With all the cost-cutting there’s also less chance for growth and opportunity as a writer. If you’ve ever seen a behind the scenes of a tv show or movie you’ll know there is a group of writers. Now a lot of studios will use what is commonly called a “mini-room”. Here writers are called in to write the show and then hand off the scripts to the more experienced showrunners to finish off the job. This limits any chance for a writer to move up the ranks and become a showrunner.
There is also the challenge around exclusivity. After a pilot or script has been greenlit a writer may be required to literally sit around for months while everything is finalised. This means they can’t work on other projects sometimes meaning they have little to no income. Keep in mind hit tv shows before streaming would be anywhere from 22 to 25 episodes long. Now hit shows are between 8 to 10. Meaning the writers aren’t writing for as long as they used to. So the writers want to be able to have shorter exclusivity deals so they can ultimately work on multiple jobs or at least go back to back.
The other topic up for negotiation is the use of AI. A new technology where for example ChatGPT can churn out a script with the simplest of ideas. Not everyone can truly grasp its potential. At a basic level, writers want to be assured the technology won’t be used as a replacement.
Some of these demands may not seem like a lot and possibly easy and quick fixes. And maybe if Covid didn’t challenge the last negotiations there wouldn’t be so much to work through this time. But financially the world is now in a different place. Studios are cutting back so on the other side of this strike means studios can do a little tidying up of their books. And a few months of not paying writers might put some sparkle back in their books.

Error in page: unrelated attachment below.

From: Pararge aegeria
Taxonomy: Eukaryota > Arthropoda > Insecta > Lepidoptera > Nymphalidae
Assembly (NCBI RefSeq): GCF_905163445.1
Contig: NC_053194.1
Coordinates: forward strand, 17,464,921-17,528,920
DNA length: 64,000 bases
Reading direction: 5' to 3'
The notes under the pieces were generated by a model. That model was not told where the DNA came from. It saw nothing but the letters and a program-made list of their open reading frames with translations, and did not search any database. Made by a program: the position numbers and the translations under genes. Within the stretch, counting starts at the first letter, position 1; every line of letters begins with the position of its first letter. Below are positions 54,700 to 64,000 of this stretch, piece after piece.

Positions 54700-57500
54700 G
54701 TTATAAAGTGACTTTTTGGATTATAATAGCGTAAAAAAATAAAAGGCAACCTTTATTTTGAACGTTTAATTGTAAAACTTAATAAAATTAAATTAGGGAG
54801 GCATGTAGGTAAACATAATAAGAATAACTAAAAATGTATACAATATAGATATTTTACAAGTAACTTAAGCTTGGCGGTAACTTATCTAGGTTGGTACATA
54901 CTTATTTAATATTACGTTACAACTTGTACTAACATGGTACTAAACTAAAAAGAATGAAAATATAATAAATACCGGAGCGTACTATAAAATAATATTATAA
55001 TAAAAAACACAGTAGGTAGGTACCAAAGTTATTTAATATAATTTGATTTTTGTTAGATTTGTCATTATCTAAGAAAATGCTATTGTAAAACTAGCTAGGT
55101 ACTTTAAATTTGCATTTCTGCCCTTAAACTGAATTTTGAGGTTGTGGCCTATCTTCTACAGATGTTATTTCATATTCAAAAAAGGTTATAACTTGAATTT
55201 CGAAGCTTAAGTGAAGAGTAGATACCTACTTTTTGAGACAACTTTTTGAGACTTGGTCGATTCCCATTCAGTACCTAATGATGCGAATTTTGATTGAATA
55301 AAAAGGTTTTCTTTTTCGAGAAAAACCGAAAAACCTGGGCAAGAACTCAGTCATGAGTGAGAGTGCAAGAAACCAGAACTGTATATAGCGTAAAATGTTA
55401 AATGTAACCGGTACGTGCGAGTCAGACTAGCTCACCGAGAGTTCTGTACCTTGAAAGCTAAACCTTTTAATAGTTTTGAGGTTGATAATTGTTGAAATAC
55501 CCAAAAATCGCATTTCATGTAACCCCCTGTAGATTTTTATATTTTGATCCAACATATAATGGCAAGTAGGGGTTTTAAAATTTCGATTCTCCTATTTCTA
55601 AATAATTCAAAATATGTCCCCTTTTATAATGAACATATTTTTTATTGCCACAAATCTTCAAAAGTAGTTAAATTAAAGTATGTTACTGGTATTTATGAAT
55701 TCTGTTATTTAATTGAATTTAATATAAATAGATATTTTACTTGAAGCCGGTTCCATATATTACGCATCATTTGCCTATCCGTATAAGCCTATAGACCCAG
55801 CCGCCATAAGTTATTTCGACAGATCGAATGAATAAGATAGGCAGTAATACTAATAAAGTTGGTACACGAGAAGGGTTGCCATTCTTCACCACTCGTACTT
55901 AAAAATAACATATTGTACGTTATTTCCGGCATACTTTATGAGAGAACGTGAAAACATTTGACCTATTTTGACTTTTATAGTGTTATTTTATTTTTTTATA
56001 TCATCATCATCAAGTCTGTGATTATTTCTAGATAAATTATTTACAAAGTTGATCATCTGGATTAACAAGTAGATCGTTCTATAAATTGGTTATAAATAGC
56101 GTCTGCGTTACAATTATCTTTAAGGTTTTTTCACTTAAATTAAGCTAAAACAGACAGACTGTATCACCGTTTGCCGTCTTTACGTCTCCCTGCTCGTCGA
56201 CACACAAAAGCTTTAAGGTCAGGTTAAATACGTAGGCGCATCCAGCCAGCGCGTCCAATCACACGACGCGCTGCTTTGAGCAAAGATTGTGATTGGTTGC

Ultimately writers don’t have the same power they did back in ’07. Studios are cutting costs. And with such a new world in TV and film consumption, it’s not going to be an easy task for both sides to meet in the middle.
While it’s anticipated this strike could last all of American summer, one idea is that the Alliance for Motion Picture and Television Producers will offer some money to keep the writers quiet until the business model in this new world of TV and film consumption can be agreed upon.
We have the last strike to thank for the domination of reality tv across our screens. But when that is already a saturated product what could come out of this strike? While I have nothing to back it up I say there will be an increase in social media content. Webisodes, mini tiktok shows and a flooding of vodcasts. But while I can only speculate, only time will tell based on the strike’s results.
Here in Australia, it’s business as usual. However, the Australian Writers Guild has issued a statement offering their support for the WGA. And while they have urged Australian writers not to complicate matters there is a growing concern writers in Australia, Canada and the UK may be called upon to fill the vacancy in the US.
While it’s too early to call, one thing is for certain. They are nowhere near a solution.